With its triple focus on a coal mining community in crisis, Britain’s lost industrial landscapes and rich seams of working class culture imbedded in pithead villages, at one level Paul Allen’s stage adaption of Mark Herman’s 1996 screenplay, Brassed Off, invites comparison with Lee Hall’s The Pitmen Painters and Billy Eliot. But the fictional story of Grimley Colliery Brass Band members fighting for survival above ground after the devastating 1980s strikes and the closure of their local pit in the 1990s is what gives this play a human face, while the on-stage presence of a brass band offers more than just a stirring live soundtrack but brings actors and audience together in solidarity.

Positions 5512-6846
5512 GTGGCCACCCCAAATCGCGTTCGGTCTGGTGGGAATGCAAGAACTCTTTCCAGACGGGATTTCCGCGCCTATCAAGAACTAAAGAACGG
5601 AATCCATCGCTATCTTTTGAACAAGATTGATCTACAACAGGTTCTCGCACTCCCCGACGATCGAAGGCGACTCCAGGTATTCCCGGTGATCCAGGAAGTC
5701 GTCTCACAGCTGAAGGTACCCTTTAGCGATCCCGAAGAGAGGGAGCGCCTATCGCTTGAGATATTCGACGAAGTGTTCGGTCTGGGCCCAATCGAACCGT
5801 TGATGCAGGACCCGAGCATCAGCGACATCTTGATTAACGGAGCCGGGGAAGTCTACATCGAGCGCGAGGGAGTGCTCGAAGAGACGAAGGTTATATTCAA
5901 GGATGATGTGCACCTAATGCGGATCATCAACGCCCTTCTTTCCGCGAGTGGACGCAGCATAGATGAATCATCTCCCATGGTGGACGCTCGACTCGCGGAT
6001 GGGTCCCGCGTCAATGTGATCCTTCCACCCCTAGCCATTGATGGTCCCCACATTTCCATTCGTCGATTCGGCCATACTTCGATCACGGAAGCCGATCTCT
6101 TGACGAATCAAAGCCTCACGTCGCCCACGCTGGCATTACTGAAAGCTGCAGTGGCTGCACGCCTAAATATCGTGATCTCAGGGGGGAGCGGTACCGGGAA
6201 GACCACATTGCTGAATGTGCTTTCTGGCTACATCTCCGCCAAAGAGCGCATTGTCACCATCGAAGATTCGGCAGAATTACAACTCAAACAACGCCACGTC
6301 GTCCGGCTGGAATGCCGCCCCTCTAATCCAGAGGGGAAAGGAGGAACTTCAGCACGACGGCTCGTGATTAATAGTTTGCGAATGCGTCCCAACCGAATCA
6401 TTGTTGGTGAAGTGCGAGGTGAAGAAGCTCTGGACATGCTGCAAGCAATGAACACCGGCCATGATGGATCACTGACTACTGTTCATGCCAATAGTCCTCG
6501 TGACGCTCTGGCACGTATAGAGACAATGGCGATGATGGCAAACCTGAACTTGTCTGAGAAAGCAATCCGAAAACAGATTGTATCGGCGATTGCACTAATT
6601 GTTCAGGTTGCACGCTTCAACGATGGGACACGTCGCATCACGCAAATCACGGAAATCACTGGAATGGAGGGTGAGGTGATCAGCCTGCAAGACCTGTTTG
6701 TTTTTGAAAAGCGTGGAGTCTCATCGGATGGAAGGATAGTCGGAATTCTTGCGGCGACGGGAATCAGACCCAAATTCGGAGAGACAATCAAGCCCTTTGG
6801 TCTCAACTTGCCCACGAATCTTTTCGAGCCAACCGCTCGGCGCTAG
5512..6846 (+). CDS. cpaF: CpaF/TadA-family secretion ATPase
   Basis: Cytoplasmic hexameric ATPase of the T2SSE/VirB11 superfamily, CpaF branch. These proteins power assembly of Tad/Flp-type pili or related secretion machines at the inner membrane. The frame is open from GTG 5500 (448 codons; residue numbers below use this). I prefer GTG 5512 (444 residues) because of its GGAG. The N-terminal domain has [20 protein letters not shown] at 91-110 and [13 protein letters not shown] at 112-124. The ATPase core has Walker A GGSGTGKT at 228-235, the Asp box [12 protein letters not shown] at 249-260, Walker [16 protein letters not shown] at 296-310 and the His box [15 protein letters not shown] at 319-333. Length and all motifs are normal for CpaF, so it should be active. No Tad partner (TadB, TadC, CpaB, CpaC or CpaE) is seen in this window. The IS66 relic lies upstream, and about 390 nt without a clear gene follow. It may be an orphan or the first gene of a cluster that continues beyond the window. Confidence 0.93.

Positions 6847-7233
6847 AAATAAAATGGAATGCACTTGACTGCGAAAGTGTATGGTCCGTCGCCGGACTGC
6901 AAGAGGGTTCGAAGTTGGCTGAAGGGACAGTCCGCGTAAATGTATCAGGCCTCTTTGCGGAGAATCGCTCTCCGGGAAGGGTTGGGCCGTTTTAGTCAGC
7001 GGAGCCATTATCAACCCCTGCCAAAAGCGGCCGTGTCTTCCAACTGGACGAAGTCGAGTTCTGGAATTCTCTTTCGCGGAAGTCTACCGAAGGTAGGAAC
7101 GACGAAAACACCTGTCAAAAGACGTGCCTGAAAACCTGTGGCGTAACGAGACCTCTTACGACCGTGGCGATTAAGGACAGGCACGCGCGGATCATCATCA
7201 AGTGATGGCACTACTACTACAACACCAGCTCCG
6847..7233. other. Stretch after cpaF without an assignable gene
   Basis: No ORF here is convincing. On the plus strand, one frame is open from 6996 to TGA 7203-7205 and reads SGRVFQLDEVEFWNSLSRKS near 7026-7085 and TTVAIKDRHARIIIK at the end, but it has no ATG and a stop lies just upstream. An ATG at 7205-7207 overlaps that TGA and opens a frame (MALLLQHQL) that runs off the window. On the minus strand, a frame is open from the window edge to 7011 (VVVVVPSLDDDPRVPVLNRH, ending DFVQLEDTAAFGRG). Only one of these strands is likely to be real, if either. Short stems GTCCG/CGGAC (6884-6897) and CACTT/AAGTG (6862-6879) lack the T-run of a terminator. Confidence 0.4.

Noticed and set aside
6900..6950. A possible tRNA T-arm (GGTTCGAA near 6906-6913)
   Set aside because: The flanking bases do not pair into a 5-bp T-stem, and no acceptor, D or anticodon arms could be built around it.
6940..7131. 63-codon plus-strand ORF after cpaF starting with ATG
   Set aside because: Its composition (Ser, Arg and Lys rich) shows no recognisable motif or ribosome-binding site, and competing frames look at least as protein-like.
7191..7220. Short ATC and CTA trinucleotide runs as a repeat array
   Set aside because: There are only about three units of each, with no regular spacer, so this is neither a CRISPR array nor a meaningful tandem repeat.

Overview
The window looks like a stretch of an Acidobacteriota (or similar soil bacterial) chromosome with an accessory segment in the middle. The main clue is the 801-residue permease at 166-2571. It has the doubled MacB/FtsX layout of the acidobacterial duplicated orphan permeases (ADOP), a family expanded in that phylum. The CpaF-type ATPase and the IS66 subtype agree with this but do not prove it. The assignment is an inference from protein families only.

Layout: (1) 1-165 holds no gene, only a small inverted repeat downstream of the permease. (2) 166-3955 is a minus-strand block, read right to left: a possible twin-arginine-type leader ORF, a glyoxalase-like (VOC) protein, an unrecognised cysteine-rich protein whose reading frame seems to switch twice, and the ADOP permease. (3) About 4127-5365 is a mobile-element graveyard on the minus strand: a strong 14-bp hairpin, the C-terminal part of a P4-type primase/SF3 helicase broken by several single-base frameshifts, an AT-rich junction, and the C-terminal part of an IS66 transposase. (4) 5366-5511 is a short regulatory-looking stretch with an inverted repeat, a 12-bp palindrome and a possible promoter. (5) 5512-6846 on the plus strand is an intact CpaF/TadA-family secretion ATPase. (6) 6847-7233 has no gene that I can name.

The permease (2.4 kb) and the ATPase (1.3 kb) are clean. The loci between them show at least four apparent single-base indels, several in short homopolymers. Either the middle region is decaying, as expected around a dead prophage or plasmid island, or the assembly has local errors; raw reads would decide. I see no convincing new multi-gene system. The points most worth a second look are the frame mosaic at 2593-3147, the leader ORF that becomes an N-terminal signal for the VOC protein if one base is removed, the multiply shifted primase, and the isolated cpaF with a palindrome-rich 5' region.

Kevin Shaw’s production, his third go at the play at the Coliseum since 2005, draws on the musical excellence of four award-winning bands from the Oldham area during the run. It’s these pitch-perfect interludes that really hook you in, while the dramatic orchestration of close-knit families forced to choose between picket lines, redundancy pay-offs and an entire way of life going down the pan clearly needs fine-tuning.
The staging, dominated by an image of a pit-head winding wheel, suffers from pacing issues, and although the cast create some nicely defined characters – Ged McKenna as Danny, the music-obsessed bandmaster, and Paul Barnhill as the son struggling to maintain his family in a world turned upside-down – when the band finally strikes up a spine-tingling Danny Boy, Danny’s claim that “people will remember the music long after the pit has gone” could equally apply to this production.